Paramount was a no-show on Oscars Sunday with just two nominations (sound and visual effects for “Mission: Impossible — Dead Reckoning”) and no wins, but for president and CEO Bob Bakish, Monday is no better.

This morning, media analyst Rich Greenfield of LightShed Partners published a blistering open letter to Paramount controller Shari Redstone: “Dear Shari: Why You Must Fire Bob Bakish to Save Paramount.” Here we go.

Greenfield said Bakish was the man for the job… in 2016, when Viacom and CBS were still split (and Les Moonves had the top job at CBS a job). But with the creation of Paramount Global (fka ViacomCBS), Bakish made the “critical mistake” — Greenfield’s words — of getting wrapped up in the streaming wars.

The mistake, according to Greenfield, was creating Paramount+. By attempting to reinvent niche service CBS All Access as a Netflix competitor, Paramount+ may have created a “mountain of entertainment.” When a mountain of subscribers did not follow, (it now has 68 million), Bakish did what others have done: He put most of his best stuff on streaming.

Like other newer entrants, Paramount+ needed to scale quickly to compete. With that in mind, Bakish allowed CBS’ NFL games to live stream on the service. This had the undesired effect of devaluing Viacom: CBS held the NFL rights, which also served to protect the cable channels bundled with the network.

Screw that noise, Greenfield (basically) wrote. Instead, Paramount could have led a nice dual existence as 1) an arms-dealer studio that sells content to the highest bidder (think: Sony), and 2) a linear TV company that leveraged NFL rights to aid its little brothers MTV, VH1, Nickelodeon, Comedy Central, etc.

Instead, Bakish focused on making Paramount desirable for acquisition (oh, the irony) and worried that buyers might be turned off if they could not access Paramount’s (licensed) content, Greenfield wrote.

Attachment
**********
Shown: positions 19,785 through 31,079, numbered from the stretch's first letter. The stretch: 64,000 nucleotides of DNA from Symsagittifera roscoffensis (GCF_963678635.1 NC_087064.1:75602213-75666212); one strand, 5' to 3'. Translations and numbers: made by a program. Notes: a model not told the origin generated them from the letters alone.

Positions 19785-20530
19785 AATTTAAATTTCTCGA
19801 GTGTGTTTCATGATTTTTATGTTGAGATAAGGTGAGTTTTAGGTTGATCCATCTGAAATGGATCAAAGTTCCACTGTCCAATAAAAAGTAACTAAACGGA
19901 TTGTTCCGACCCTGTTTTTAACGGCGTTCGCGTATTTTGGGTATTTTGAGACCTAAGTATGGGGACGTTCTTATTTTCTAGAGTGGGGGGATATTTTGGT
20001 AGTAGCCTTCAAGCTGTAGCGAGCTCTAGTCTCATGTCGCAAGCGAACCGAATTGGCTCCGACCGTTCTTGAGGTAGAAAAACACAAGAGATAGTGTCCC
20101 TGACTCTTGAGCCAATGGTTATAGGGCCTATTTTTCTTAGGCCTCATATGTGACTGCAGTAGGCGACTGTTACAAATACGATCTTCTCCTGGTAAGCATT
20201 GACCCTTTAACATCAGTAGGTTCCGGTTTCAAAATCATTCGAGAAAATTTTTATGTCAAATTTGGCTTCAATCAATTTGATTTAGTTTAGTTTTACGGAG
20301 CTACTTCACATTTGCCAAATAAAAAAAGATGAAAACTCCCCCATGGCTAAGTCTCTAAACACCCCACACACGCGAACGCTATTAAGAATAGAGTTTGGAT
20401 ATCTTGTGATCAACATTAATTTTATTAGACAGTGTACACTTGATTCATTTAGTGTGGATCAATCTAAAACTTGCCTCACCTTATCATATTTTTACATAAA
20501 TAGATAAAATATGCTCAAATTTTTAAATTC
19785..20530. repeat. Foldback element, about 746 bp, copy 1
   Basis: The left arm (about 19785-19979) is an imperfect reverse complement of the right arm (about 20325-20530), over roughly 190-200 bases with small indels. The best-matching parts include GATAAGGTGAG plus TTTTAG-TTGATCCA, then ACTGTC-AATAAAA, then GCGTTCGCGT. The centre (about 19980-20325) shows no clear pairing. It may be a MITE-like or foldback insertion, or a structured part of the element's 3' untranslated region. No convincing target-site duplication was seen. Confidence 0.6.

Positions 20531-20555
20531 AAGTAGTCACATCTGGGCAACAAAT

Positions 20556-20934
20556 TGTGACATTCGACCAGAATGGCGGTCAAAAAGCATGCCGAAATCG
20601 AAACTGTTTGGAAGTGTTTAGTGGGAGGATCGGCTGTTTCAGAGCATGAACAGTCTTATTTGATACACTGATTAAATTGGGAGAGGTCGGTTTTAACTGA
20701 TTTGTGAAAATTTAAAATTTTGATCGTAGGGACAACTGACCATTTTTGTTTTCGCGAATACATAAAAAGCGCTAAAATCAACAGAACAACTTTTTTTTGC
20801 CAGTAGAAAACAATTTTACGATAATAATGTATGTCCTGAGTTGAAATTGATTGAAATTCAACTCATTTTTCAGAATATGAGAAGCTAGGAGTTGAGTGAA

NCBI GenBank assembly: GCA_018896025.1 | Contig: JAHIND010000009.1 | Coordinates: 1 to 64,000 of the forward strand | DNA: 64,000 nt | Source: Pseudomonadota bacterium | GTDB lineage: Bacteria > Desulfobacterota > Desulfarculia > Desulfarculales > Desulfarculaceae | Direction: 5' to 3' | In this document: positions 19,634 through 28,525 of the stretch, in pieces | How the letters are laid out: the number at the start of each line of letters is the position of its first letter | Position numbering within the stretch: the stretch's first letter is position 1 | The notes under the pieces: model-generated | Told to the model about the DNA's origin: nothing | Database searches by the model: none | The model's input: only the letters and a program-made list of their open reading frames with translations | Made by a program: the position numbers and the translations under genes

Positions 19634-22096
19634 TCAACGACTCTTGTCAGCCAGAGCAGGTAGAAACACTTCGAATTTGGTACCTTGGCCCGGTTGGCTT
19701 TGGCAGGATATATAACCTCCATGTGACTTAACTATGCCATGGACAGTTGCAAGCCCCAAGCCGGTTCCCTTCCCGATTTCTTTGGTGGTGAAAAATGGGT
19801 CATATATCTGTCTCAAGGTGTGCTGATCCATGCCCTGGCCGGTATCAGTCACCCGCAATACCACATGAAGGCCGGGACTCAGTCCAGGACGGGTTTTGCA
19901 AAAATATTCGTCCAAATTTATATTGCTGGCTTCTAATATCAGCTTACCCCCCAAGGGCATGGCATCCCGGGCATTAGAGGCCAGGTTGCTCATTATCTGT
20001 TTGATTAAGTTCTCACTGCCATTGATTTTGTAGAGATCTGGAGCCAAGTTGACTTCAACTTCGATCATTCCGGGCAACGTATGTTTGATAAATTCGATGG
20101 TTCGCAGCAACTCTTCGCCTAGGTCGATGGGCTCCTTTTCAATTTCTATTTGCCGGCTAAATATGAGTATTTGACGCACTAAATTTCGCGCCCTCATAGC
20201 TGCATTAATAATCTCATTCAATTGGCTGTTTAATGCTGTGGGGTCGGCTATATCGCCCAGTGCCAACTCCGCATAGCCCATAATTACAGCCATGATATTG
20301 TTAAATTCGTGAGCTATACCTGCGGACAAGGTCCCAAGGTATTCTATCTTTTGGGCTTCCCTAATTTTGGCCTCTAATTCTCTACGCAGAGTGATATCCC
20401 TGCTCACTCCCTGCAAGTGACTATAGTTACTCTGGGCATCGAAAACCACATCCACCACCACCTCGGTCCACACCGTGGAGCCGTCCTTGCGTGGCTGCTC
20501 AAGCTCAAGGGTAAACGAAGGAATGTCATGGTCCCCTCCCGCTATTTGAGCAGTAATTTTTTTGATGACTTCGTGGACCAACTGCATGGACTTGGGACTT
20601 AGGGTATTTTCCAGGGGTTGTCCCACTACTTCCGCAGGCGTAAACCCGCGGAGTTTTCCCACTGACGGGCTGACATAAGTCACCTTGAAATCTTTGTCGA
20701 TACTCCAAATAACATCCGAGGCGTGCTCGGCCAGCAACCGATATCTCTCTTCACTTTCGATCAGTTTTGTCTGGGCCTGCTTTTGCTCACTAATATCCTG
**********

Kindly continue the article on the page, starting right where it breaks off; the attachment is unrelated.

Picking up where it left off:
A spokesperson for Paramount declined comment on this story.

So here we are. Paramount+ is a middling streamer, now expected to be profitable in the U.S. in 2025. Paramount’s cable channels are dying, and its NFL games are available for the entry-level Paramount+ price of $5.99/month.

“Paramount+ is simply not a daily use streaming platform,” Greenfield wrote, and Paramount Global probably lacks “the financial capacity to get there.”

Perhaps it should have sold Showtime for $3 billion when it had the chance. Greenfield blamed that bad call on Bakish, too. And that’s fair, the ($3 billion) buck stops with the CEO.

Shari Redstone and Tom Cruise at the premiere of "Mission: Impossible - Dead Reckoning Part One" held at Rose Theater, at Jazz at Lincoln Center's Frederick P. Rose Hall on July 10, 2023 in New York, New York. (Photo by Lexie Moreland/Variety via Getty Images)
Shari Redstone and Tom Cruise at the premiere of “Mission: Impossible – Dead Reckoning Part One”Variety via Getty Images

“It may already be too late to save Paramount,” Greenfield wrote — but “step one” is to “dramatically” scale back Paramount+ to “protect” Paramount Global’s relationships with cable providers. (On a recent earnings call, Bakish said he has “many levers to pull in these distribution deals” to keep the MVPDs — Multichannel Video Programming Distributors — appeased.)

Step two?

“We believe Shari Redstone and National Amusements must terminate Bob Bakish and seek new leadership at Paramount immediately,” Greenfield wrote. “It may already be too late to save Paramount, but a new strategic direction is the best hope Redstone and National Amusements have for saving what is left of the company.”

Redstone may never have to make that decision. She is currently in talks with David Ellison’s Skydance for a potential merger of their two companies, with the most-likely scenario seeing Ellison buying Redstone out of NAI (as opposed to purchasing Paramount Global outright). And should Paramount be taken over and Bakish fired, his fall will be cushioned by a $50 million golden parachute.

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